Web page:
Extreme male brains - Disordered Minds

30-Second Psychology: The 50 Most Thought-provoking Psychology Theories, Each Explained in Half a Minute - Christian Jarrett 2011

Extreme male brains
Disordered Minds

Psychologist Simon Baron-Cohen argues that men tend to be ’systematizers’, who attempt to understand the world through the rules by which individual parts interact, while women are better ’empathizers’, who are more able to understand the emotions of others. The division, however, is not absolute, but a general trend. Baron-Cohen has collected evidence that, for example, girls can pick up on others’ emotions earlier than boys, while boys can make sense of objects and spatial information at an earlier age. People with autism or a variant, such as Asperger’s syndrome, can be severely impaired at understanding how others think, feel and behave but can be much better at understanding systems. Even in those with learning disabilities, this tendency can express itself as a ’special interest’ in something such as a transport system, sports statistics or electrical wiring, while, in other cases, it can appear as an exceptional ability in maths, science or computers. Baron-Cohen suspects that people with autism may have been exposed to an excess of testosterone before birth that caused the systematizing tendency to operate at full volume with empathizing barely present. According to Baron-Cohen, this might also explain why autism and its variants are much more common in males.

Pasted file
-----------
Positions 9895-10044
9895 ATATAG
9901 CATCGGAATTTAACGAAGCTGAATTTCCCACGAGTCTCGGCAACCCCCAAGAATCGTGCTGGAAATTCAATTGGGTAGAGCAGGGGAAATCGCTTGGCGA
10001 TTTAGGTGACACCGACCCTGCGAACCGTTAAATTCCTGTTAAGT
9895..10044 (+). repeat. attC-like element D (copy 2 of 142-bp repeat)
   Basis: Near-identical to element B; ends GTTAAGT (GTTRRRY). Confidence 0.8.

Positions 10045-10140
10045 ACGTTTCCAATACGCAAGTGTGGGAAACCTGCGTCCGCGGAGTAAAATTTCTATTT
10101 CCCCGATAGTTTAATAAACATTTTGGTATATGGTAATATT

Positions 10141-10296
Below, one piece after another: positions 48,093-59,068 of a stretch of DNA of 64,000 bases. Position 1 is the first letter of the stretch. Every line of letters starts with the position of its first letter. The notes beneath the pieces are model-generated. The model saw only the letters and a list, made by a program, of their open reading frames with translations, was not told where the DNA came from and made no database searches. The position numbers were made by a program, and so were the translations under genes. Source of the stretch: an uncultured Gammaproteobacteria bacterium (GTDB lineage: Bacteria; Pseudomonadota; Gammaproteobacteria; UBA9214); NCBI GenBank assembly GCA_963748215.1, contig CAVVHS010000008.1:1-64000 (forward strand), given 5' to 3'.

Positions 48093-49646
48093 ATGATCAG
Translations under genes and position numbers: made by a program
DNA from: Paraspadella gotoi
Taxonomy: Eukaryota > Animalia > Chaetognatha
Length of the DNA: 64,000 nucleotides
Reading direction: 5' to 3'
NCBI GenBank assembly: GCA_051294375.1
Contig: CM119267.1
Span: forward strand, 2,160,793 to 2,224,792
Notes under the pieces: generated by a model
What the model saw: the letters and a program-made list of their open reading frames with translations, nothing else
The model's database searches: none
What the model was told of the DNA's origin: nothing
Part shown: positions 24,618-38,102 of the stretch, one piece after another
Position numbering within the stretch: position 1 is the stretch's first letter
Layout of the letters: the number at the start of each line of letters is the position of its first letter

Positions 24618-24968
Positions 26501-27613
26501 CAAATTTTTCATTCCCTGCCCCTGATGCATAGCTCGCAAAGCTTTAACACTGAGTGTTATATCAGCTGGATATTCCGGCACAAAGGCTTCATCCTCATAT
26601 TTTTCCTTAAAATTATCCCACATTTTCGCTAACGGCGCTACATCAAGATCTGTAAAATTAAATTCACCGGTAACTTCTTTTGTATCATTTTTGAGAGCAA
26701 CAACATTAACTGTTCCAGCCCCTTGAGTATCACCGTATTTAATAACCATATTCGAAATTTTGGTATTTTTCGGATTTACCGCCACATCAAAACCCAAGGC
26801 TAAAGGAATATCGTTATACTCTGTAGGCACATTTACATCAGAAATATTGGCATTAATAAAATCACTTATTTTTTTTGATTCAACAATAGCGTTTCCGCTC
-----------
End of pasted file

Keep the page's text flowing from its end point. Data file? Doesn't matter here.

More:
Autism is an exaggeration of certain male-typical traits, most notably ’systematizing’ — a tendency to try to understand things by their component parts.


Alternative theories suggest that the autistic brain might have a general difficulty with making sense of the ’big picture’ or that the process of coordinating different mental functions may not be operating smoothly. Indeed, the diagnoses of ’autism’ and ’Asperger’s syndrome’ involve social impairment, communication difficulties, and repetitive behaviours and there is now good evidence that these difficulties are not caused by the same things — so the whole picture is likely to be more complex than just systematizing.







Vaughan Bell


If you seriously enjoy taking watches and radios to bits to find out how they work, then you’re a high scorer in what Baron-Cohen calls ’systematizing’ — a stereotypically male trait that is often exhibited by people with autism.